Winston said she and her staff follow up on police reports, push prosecutors to pursue cases, file motions in court and attend hearings on victims' behalf. They rely on victims to come to them, rather than seeking them out after crimes are committed, she said.

"We don't do ambulance-chasing," Winston said in a phone interview. "Victims come to us much like any client would go to an attorney."

Winston hadn't heard about Claman's proposal until Wednesday morning, when she learned its details from a reporter.

Claman said he doesn't intend to denigrate the work of the office. But, he argued, using half of its budget to pay for prosecutors could make a "significant impact."

The Law Department's criminal division has 106 attorneys this year, down from 128 in 2014, and has seen an even steeper reduction in its support staff, division director, John Skidmore, told a House budget subcommittee this week.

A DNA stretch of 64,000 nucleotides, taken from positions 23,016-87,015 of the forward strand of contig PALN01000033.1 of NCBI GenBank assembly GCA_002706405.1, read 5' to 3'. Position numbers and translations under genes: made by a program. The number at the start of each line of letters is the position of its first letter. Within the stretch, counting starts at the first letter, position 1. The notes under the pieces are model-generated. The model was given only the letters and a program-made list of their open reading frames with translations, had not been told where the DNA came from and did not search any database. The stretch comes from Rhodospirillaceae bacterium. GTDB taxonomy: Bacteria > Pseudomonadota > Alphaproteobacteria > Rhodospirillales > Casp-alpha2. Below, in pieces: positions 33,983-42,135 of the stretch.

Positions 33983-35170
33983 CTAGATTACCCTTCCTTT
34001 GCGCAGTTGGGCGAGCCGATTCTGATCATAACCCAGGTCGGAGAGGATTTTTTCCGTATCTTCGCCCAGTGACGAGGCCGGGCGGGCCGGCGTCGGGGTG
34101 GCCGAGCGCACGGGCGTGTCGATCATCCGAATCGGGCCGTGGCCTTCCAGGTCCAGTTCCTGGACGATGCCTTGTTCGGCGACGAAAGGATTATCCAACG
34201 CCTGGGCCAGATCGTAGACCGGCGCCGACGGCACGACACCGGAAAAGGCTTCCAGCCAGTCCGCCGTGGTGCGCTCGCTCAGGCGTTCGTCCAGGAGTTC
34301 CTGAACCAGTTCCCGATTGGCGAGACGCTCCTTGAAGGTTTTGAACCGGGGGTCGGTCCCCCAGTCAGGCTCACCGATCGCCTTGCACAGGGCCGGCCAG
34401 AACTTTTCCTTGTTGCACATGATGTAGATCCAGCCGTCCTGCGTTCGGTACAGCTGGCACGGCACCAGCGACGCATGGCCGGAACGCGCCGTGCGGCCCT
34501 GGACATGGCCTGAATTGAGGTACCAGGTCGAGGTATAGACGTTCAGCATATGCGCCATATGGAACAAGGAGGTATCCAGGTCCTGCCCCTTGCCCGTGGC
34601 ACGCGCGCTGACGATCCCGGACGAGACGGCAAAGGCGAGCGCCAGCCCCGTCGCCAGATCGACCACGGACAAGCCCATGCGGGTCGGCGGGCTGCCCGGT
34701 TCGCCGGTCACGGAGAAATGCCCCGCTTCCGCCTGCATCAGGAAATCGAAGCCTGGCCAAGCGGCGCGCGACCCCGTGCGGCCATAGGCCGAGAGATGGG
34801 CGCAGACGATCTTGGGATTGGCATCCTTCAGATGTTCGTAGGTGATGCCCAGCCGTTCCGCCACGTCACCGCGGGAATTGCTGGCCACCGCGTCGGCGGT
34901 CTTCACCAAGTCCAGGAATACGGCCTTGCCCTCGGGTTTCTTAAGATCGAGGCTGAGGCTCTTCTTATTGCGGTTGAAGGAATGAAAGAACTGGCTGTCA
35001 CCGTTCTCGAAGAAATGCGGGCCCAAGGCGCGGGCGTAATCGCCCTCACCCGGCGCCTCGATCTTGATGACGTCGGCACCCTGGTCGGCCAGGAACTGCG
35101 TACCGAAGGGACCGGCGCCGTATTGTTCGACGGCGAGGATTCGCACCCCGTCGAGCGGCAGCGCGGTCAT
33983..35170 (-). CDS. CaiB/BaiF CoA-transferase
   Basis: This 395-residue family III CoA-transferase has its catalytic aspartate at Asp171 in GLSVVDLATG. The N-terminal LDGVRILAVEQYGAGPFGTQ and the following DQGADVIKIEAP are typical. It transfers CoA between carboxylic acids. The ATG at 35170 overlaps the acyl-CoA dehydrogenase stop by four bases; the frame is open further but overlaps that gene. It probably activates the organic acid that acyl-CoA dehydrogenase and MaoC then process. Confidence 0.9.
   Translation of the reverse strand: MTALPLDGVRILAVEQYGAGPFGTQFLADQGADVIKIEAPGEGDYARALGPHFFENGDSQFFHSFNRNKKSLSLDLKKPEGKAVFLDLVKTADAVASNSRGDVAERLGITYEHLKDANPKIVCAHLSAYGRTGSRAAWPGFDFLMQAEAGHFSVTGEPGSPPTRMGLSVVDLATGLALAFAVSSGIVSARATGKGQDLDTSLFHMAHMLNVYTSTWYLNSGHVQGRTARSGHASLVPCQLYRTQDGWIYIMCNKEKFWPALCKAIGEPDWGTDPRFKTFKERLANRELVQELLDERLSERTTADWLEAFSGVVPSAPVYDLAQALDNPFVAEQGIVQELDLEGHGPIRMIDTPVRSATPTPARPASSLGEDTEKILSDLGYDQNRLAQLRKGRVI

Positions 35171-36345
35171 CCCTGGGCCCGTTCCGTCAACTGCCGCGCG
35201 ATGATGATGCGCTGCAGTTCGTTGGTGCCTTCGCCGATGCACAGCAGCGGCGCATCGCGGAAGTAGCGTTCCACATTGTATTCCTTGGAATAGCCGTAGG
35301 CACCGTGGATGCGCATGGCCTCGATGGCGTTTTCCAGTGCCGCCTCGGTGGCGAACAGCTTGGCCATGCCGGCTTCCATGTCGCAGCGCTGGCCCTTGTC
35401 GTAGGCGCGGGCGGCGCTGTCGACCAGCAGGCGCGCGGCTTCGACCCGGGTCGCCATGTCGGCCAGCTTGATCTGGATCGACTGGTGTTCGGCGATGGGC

The division is still pursuing close to the same number of felony cases as in 2013 — numbers are down 3 percent — but its misdemeanor prosecutions have plummeted to some 13,000, said Cori Mills, a department spokesperson.

In the past, the department might have passed on certain misdemeanor prosecutions if, for example, the supporting evidence was shaky, Mills said. Now, prosecutors are being forced to decline stronger misdemeanor cases, she said.

"We're actually having to decide: Do we prosecute the sexual assault that just came in, or do we prosecute the theft case of a retail store in town?" Mills said. "There are some cases that are perfectly good cases where we're just having to say, 'We don't have the resources.'"